The updated iMac also supports next-generation 802.11ac Wi-Fi. When connected to an 802.11ac base station, iMac delivers wireless connectivity up to three times faster than the previous generation 802.11n.

Apple’s new iMac also features support for PCIe-based flash storage that makes Fusion Drive and all-flash storage options up to 50 percent faster than the previous generation. Fusion Drive option combines the large storage capacity of a hard drive with the high performance of flash to deliver shorter boot times and faster access to apps and files. Customers can configure their iMac with a 1-terabyte or 3-terabyte Fusion Drive, and all-flash storage options are now available in configurations up to 1 terabyte.

iMac comes standard with 8 gigabytes of memory and a 1-terabyte hard drive, and customers can choose to configure their iMac with up to 32 gigabytes of memory and up to a 3-terabyte hard drive. iMac also comes with two Thunderbolt and four USB 3.0 ports for connecting to external storage and other high performance peripherals.

iMac also meets Energy Star 5.2 requirements and achieves an EPEAT Gold rating. The desktop features LED-backlit displays that are mercury-free and made with arsenic-free glass. iMac includes PVC-free components and cables, contains no brominated flame retardants, and uses highly recyclable materials and material-efficient packaging designs.

iMac ships with OS X Mountain Lion, bringing Messages, Notification Center, system-wide Sharing, AirPlay Mirroring, Dictation, Game Center and Gatekeeper security.

The new iMac is available today through the Apple Online Store, Apple’s retail stores and select Apple Authorized Resellers. The 21.5-inch iMac is available with a 2.7 GHz quad-core Intel Core i5 with Turbo Boost speeds up to 3.2 GHz and Intel Iris Pro for a suggested retail price of US$1,299; and with a 2.9 GHz quad-core Intel Core i5 with Turbo Boost speeds up to 3.6 GHz and NVIDIA GeForce GT 750M for a suggested retail price of US$1,499.

The 27-inch iMac is available with a 3.2 GHz quad-core Intel Core i5 with Turbo Boost speeds up to 3.6 GHz and NVIDIA GeForce GTX 755M for a suggested retail price of US$1,799; and with a 3.4 GHz quad-core Intel Core i5 with Turbo Boost speeds up to 3.8 GHz and NVIDIA GeForce GTX 775M for a suggested retail price of US$1,999.

If you pick up a new iMac within the new couple of days and have any feedback to offer about your experience, please let us know in the comments.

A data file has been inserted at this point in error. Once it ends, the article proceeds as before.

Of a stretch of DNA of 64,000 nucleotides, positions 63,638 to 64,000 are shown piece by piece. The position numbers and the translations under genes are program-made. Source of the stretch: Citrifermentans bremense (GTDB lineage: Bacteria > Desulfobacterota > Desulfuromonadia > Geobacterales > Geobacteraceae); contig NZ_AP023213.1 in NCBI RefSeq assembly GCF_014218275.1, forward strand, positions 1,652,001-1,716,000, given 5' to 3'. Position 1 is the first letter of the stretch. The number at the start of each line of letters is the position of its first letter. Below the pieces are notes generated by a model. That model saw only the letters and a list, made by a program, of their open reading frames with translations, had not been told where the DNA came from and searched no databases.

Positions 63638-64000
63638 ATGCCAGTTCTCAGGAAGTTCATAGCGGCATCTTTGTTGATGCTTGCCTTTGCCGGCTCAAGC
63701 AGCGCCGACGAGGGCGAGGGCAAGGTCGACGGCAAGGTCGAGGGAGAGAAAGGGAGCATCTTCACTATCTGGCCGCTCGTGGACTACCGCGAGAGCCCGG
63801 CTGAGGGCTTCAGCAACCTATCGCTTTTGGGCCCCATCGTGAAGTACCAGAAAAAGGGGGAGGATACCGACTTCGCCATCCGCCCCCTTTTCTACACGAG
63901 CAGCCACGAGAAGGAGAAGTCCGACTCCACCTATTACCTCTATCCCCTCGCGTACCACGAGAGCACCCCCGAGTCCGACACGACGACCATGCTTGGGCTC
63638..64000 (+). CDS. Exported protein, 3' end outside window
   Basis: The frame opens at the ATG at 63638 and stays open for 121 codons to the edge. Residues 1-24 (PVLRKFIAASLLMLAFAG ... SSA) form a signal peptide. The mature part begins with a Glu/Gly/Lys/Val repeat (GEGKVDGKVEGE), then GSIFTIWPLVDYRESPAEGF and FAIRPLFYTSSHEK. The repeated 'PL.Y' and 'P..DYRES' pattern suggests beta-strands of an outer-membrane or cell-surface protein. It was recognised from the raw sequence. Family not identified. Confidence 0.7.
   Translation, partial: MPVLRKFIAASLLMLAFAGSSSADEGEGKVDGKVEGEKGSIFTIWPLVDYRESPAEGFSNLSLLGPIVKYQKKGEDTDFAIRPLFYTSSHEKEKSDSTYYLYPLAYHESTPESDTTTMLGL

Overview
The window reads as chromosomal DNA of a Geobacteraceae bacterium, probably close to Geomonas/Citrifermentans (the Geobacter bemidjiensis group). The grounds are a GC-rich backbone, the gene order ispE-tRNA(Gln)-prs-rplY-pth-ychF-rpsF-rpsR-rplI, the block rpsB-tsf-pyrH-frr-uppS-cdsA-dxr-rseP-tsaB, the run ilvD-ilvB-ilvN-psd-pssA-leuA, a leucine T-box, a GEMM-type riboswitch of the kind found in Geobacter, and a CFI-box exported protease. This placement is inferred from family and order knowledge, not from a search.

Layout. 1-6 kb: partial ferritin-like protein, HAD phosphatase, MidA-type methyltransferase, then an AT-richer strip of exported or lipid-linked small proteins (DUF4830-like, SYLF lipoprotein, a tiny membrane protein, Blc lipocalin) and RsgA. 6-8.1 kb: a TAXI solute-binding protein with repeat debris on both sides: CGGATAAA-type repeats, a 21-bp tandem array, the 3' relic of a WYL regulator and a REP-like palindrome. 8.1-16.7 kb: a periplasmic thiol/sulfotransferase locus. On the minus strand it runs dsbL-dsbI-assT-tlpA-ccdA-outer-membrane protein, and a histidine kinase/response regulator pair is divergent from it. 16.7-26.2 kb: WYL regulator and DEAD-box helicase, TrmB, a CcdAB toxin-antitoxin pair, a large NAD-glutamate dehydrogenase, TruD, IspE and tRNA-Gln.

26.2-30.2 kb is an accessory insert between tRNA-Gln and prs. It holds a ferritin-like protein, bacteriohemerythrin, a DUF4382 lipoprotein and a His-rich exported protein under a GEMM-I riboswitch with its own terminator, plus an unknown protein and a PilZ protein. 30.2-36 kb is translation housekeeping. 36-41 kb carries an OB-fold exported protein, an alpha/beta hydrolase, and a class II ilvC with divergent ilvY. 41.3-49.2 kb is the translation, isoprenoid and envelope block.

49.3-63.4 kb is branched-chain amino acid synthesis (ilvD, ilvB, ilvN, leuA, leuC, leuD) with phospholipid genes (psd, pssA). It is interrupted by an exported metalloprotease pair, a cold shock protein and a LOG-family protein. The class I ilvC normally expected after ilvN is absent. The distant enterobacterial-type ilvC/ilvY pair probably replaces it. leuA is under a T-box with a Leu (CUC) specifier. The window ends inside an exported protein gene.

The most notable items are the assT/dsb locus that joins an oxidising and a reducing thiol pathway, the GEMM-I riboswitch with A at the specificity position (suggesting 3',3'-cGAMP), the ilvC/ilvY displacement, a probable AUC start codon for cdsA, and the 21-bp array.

iPhone 5s’ 64-bit A7 processor shows possible road map for Apple’s future

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Date: Monday, September 23rd, 2013, 14:55
Category: Hardware, iPhone, News, Software

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If nothing else, the iPhone 5s and 5c launches – and the processors within – offer a glimpse of things to come down the line.

More to the point, they show a future without Intel.

Per Jason Perlow’s excellent column over on ZDNet and pointed out the us by reader Robert Snow, the piece brings up the notion that no one really expected to see a 64-bit System on a Chip this soon and that the term “Desktop Class”, which was being thrown around, seems appropriate and not just hype.

The article also points out that the biometric authentication that Apple is incorporating with its new Touch ID system requires a significant amount of CPU horsepower to pull off without being sluggish, as would strong end-to-end VPN encryption, both of which are likely necessary for the iPhone to continue to attract corporate attention. This, also with increased image-processing power that can push gaming console-quality graphics similar to those found on the Xbox 360 and PlayStation 3 show that 64-bit mobile architectures are ready for the prime time.

The piece also makes the strong argument that this is where Apple wants to be with its processors and that perhaps Intel – and its mobile offerings – may be left behind, as ARM’s offerings show a more mature platform that various development environments can converge towards.

Take a gander at the article, see what you make of it and, as always, please let us know what you think in the comments.